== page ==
1. Making a Difference by Dalton McGuinty. Just getting started. It's had lots of media coverage over the past week and will review it for the January Interim. First impression is about the physical book: it is heavy and stately looking. It seems like an impressive and substantial book. Of course, most political memoirs aren't.
2. The Christmas Virtues: A Treasury of Conservative Tales for the Holidays edited by Jonathan V. Last. I should have a review online in a week or so.
3. "Modernizing Regulation in the Canadian Taxi Industry," a Competition Bureau white paper, and its accompanying material. The Toronto Star reported on the white paper and John Pecman, Canada’s Commissioner of Competition, had a column in the Globe and Mail about permitting disruptive technologies in the taxi market.

Ontario economic update
The Toronto Star is painting yesterday's Ontario economic update in rosy terms with Liberal Finance Minister Charles Sousa announcing the province's deficit to come in around $7.5 billion instead of the $8.5 billion estimated in the spring budget. That better-than-expected deficit is a result of the sell-off of 15% of Hydro One, which the Liberal government originally said would go to pay for transit and other infrastructure to reduce gridlock and which brought in about a billion dollars more than estimated when Sousa delivered his budget earlier this year. Now, as the opposition parties have charged, it appears that the Hydro One sale proceeds are going into general revenues to pay for program spending and increasing interest payments (the result of ever-growing debt). The Globe and Mail reports, the Hydro One boost, "is only temporary ... and does not get the province closer to its promise to balance the books in two years."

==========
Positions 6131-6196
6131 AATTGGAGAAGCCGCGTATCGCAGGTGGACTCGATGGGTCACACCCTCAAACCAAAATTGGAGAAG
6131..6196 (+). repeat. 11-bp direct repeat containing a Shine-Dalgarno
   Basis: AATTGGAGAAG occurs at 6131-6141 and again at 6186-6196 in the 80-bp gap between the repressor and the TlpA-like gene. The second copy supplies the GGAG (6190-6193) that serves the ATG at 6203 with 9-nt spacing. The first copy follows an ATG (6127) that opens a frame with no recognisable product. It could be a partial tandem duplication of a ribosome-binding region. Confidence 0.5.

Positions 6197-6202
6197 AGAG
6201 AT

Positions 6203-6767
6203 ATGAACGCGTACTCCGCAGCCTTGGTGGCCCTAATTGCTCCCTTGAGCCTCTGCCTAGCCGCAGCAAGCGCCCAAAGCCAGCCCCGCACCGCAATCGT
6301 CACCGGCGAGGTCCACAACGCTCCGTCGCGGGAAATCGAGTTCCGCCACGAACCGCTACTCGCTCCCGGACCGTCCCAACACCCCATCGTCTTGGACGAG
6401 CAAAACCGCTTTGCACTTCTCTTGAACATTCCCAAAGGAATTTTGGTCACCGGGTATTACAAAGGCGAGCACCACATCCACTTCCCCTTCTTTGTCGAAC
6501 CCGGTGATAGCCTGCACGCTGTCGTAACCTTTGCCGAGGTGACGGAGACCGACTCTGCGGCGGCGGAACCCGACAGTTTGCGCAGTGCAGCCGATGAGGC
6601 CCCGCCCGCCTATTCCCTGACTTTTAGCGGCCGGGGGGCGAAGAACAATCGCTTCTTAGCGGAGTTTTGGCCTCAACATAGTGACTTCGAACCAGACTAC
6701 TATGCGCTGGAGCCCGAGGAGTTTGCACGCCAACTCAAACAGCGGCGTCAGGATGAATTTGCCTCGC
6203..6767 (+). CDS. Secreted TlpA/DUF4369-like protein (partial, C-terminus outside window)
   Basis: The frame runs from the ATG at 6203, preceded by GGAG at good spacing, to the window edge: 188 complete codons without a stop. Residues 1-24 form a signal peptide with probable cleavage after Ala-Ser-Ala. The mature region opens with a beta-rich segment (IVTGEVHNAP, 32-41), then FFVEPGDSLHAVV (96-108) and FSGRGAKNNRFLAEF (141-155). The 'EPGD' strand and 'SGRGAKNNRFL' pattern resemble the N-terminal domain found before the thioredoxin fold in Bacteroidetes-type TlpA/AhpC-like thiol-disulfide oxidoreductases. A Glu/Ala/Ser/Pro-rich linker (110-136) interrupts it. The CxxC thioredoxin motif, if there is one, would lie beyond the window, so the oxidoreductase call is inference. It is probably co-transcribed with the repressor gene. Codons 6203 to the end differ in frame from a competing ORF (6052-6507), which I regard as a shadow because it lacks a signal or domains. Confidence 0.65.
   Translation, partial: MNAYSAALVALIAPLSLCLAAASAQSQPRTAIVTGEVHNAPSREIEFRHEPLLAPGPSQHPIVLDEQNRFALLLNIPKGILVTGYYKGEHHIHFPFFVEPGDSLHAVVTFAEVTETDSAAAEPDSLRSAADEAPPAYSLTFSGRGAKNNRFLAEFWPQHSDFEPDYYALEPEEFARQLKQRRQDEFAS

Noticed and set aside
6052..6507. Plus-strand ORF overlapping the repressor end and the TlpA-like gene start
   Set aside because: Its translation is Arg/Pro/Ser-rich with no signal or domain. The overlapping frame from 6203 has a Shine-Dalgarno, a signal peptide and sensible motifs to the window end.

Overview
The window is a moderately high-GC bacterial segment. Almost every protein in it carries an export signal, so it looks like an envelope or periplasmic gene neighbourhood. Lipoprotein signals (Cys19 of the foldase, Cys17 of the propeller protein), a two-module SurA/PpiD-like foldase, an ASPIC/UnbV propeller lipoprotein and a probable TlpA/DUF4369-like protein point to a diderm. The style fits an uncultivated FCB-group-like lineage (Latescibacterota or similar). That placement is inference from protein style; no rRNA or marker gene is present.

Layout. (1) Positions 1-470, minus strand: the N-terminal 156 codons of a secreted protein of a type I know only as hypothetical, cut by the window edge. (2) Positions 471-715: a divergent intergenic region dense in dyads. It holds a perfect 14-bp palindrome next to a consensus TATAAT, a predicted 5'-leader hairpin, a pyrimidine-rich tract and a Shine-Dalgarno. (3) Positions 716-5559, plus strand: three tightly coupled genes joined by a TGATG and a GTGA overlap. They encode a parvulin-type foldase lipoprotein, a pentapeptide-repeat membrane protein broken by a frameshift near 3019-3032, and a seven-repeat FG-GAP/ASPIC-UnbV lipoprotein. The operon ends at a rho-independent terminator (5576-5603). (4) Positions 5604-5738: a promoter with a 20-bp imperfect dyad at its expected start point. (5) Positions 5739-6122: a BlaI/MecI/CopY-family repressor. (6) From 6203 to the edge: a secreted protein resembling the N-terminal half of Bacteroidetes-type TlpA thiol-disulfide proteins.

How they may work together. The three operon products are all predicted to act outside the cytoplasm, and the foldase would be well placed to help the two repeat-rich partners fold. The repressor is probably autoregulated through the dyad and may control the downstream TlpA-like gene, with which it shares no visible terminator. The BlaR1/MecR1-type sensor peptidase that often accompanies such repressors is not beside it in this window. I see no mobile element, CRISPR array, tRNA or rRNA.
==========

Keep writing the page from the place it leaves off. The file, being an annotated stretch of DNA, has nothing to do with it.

The media coverage is ignoring the role of low interest rates in the province's ostensibly improving fiscal situation. If interest rates increase -- and they almost certainly have to over the next year or so -- Ontario's declining deficits will turn around quickly. TD Economics in their analysis of the update noted: "A lower-than-expected interest rate environment is expected to save the government roughly $0.6 billion over the next three fiscal years combined." End of story. But low interest rates are also a driver in the inflated housing market, especially in Toronto, which is helping Ontario reap a land transfer windfall. If the housing market cools, that revenue will fall.